Join Date: Aug 2004
Local Time: 06:41 AM
More of these complicated and obscure legal and enforcement procedures which leave pretty much every theoretically responsible party with a good reason for why they didn't do anything...
Cho Didn't Get Court-Ordered Treatment
By Brigid Schulte and Chris L. Jenkins
Washington Post, May 7
Seung-Hui Cho never received the treatment ordered by a judge who declared him dangerously mentally ill less than two years before his rampage at Virginia Tech, law enforcement officials said, exposing flaws in Virginia's labyrinthine mental health system, including confusion about the law, spotty enforcement and inadequate funding.
Neither the court, the university nor community services officials followed up on the judge's order, according to dozens of interviews. Cho never got the treatment, according to authorities who have seen his medical files. And although state law says the community services board should have made sure Cho got help, a board official said that was "news to us."
It is impossible to know if the treatment, ordered in December 2005, would have prevented the massacre last month, which left 32 students and faculty dead before Cho killed himself. But interviews with state and university officials, lawmakers, special justices, attorneys, advocates and mental health agencies across the state made clear that what happened with Cho is not unusual in cases of "involuntary outpatient commitment" -- Virginia's name for the kind of order issued by Cho's judge. Cho, they said, slipped through a porous mental health system that suffers from muddled, seldom-enforced laws and inconsistent practices. Special justices who oversee hearings such as the one for Cho said they know that some people they have ordered into treatment have not gotten it. They find out when the person "does something crazy again," in the words of one justice -- when they are brought back into court because they are considered in imminent danger of harming themselves or others.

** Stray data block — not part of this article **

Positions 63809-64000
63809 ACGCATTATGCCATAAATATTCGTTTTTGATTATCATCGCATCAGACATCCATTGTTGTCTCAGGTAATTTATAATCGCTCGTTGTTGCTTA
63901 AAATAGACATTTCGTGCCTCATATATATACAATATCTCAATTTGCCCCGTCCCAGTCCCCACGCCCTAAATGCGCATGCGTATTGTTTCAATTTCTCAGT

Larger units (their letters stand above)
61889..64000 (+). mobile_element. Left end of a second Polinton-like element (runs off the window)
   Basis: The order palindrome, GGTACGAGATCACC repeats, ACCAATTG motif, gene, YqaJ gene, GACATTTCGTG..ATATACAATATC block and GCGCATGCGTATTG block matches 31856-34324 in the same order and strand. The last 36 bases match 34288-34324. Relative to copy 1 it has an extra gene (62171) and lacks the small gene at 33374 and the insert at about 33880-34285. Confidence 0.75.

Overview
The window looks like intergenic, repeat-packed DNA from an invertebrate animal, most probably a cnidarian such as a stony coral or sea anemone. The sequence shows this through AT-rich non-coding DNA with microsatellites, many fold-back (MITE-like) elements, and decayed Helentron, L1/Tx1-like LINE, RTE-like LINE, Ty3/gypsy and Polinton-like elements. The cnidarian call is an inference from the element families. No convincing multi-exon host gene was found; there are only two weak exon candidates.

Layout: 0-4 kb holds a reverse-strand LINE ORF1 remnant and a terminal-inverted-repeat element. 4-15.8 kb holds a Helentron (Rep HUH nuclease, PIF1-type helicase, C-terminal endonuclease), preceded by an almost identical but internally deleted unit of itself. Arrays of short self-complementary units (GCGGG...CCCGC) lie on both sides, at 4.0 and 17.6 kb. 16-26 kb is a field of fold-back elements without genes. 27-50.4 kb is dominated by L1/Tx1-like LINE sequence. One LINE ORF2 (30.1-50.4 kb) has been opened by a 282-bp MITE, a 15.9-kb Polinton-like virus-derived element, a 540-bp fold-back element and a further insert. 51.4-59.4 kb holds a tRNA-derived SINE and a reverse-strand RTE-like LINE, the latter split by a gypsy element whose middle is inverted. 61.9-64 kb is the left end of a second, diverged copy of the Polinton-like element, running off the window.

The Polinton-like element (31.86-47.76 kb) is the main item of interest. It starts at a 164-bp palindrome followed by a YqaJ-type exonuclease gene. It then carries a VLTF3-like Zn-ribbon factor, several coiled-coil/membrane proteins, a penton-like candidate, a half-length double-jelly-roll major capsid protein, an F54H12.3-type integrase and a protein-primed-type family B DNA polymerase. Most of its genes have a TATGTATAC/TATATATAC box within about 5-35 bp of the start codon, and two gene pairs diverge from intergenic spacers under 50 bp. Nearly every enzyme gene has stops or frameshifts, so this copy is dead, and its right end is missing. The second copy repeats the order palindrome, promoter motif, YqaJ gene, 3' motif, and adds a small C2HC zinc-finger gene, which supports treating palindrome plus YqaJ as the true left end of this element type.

"The system doesn't work well," said Tom Diggs, executive director of the Commission on Mental Health Law Reform, which has been studying the state mental health system and will report to the General Assembly next year. Involuntary outpatient commitments are relatively uncommon in Virginia, officials said, because those in the system know they are not enforced. They are almost an act of faith.
New River Valley's Mike Wade maintained that the community services board's responsibility ended [with the temporary detention order]. "Unless, out of the commitment hearing, the judge issued outpatient treatment specific to our agency, that's where it ends with us," said Wade, the board's community liaison. "Since we weren't named the provider of that outpatient treatment, we weren't involved in the case."
Virginia law says community services boards -- the local agencies responsible for a range of mental health services -- "shall recommend a specific course of treatment and programs" for people such as Cho who are ordered to receive outpatient treatment. The law also says these boards "shall monitor the person's compliance." When read those portions of the statute, Wade said, "That's news to us."